Actor JC Cutler talks about the shutdown, his role in 'The People's Violin,' kids, dogs and Scrooge

·6 min read

Oct. 16—JC Cutler figured he'd had a pretty good run of it. After more than 30 years on Twin Cities stages — and elsewhere — when the pandemic shut down live theater, he wondered if it was time to step out of the spotlight.

He'd come to a point in his career where he wanted roles he could sink his teeth into, he says. "I want to do plays of great value, roles that are hugely challenging."

He wondered if the arts were ready to come back from the pandemic. Some theater-makers had moved on to other things.

But Cutler's questioning didn't last long. He knew he belonged on the stage.

And a big reason is his role in "The People's Violin," which opens Oct. 23 at Six Points Theater (formerly Minnesota Jewish Theatre Company).

The meaty roles he wants to pour his energy into? "This play is one of them," says Cutler, 62.

"The People's Violin" has been in the works for Six Points Theater for two years, with plans interrupted by the pandemic, Cutler says. The theater's founder and artistic director Barbara Brooks never gave up on it, he adds.

In "The People's Violin," Cutler is Sol Shank, a filmmaker whose career is sliding when he gets a grant to make a documentary about his father Sidney, a famous Jewish author and therapist for Holocaust survivors. Sol's research discovers a violin, which uncovers the family's unspoken history.

Cutler says "Violin" is a personal journey, but it's also a mystery. When Sol learns some truths about his father, "he's just gobsmacked by it."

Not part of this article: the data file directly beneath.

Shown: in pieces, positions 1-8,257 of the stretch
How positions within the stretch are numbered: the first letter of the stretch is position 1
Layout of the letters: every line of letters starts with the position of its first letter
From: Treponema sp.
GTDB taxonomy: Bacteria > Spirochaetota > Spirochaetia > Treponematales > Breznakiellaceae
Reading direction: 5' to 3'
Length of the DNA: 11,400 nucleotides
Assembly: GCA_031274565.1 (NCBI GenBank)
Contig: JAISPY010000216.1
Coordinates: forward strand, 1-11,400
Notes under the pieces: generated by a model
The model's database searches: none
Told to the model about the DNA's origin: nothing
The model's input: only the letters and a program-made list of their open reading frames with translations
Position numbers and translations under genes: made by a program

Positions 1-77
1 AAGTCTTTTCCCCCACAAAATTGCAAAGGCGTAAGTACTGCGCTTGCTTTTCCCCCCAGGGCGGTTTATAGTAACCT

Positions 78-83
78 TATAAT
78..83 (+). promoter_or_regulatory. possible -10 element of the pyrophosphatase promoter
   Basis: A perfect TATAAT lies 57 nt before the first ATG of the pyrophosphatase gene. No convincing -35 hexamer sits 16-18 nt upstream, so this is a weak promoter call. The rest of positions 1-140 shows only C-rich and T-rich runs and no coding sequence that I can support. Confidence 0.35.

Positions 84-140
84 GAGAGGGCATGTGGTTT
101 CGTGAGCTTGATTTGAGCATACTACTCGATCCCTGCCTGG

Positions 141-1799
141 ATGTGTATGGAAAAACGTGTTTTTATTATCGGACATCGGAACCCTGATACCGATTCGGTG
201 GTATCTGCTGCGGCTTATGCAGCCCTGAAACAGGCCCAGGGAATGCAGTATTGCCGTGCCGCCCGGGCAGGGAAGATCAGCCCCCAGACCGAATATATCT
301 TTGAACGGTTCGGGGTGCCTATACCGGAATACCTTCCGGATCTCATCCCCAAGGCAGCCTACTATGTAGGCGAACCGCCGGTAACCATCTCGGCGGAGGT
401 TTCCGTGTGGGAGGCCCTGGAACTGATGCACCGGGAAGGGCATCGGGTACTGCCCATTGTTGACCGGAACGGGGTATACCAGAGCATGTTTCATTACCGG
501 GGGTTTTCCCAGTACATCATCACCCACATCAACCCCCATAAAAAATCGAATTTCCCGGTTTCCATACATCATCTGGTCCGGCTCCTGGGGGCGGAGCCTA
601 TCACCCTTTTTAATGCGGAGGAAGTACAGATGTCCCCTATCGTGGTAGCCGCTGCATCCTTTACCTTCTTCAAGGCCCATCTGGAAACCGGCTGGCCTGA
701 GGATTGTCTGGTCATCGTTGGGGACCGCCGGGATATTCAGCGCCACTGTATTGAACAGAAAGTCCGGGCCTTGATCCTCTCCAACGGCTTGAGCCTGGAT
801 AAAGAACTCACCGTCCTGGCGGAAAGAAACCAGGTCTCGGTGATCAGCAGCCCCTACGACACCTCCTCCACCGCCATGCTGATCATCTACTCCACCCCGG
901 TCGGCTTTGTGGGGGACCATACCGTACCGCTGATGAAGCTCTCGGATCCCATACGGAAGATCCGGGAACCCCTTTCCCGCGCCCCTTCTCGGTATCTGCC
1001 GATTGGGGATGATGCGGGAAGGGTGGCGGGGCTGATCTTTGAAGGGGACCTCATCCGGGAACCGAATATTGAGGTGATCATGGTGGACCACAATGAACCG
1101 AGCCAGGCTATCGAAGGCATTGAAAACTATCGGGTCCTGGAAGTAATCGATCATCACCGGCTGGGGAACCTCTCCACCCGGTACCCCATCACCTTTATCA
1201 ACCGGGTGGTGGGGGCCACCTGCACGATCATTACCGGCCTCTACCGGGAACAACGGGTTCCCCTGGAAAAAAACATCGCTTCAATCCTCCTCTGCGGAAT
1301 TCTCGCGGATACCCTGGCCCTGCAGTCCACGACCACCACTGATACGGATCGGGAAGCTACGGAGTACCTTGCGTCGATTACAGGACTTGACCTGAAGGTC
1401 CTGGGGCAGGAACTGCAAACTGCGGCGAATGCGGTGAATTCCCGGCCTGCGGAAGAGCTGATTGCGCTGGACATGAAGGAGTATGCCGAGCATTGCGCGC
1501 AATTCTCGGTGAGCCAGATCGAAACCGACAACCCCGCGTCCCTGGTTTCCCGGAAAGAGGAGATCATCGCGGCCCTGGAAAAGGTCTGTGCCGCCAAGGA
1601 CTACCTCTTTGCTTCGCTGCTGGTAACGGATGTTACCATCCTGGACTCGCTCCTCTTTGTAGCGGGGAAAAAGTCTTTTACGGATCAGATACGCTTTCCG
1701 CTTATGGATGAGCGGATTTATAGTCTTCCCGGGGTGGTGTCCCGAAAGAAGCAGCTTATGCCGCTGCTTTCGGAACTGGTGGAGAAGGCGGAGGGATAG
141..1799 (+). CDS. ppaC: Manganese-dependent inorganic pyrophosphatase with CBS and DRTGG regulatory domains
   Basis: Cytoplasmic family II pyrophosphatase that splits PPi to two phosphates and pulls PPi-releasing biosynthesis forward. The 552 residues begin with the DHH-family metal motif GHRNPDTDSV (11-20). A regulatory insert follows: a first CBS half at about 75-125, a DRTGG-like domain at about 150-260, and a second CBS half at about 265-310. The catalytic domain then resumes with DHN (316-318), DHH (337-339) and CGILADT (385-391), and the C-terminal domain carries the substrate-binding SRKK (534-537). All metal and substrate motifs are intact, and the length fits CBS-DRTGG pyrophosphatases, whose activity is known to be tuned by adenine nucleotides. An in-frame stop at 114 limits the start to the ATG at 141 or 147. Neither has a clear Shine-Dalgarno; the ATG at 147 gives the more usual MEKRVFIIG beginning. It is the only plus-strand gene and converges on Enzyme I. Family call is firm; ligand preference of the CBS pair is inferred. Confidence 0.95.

"As the play progresses, his entire world view comes into question," Cutler says of his character. "What is American identity? What is Jewish identity? What is Israeli identity?"

"Violin," written by Charles Varon, started as a one-person show in San Francisco, which Cutler calls amazing. This production has Cutler in the role of Sol, with four other actors playing more than 20 roles.

The frame of the play is the documentary of Sol's father, Cutler says. While the audience is watching live theater, they realize, "Oh, this is actually the documentary he made." There will be some filmed parts, with the actors creating voiceover. "It should be a very interesting experience."

It's Cutler's first appearance with Six Points. He's best-known on Twin Cities stages for his work at the Guthrie Theater, including six years as Ebenezer Scrooge in the Guthrie's annual "A Christmas Carol," starting in 2011. He did every performance of "Christmas Carol" during those years, he says, which was "exhausting."

Dickens' well-known holiday tale of a miser's redemption has special meaning for Cutler.

"The first year was the year I got sober," he says, "a remarkable transformation, too, in the sense that you get a second chance."

Cutler has been in more than 50 shows at the Guthrie, including "An Enemy of the People" (2018), "Macbeth" (2010), "King Leer" (2017) and "Pride and Prejudice" (2013). One of his favorites for the Guthrie was "tiny kushner," a collection of short plays by "Angels in America" playwright Tony Kushner that went on to Berkeley Rep in California and a stint London. Other local stage credits include St. Paul's History Theatre ("All the Way") and Park Square Theatre ("Red"). He's worked at Illusion Theatre, Jungle Theater, Mixed Blood Theatre, Children's Theatre Company and others.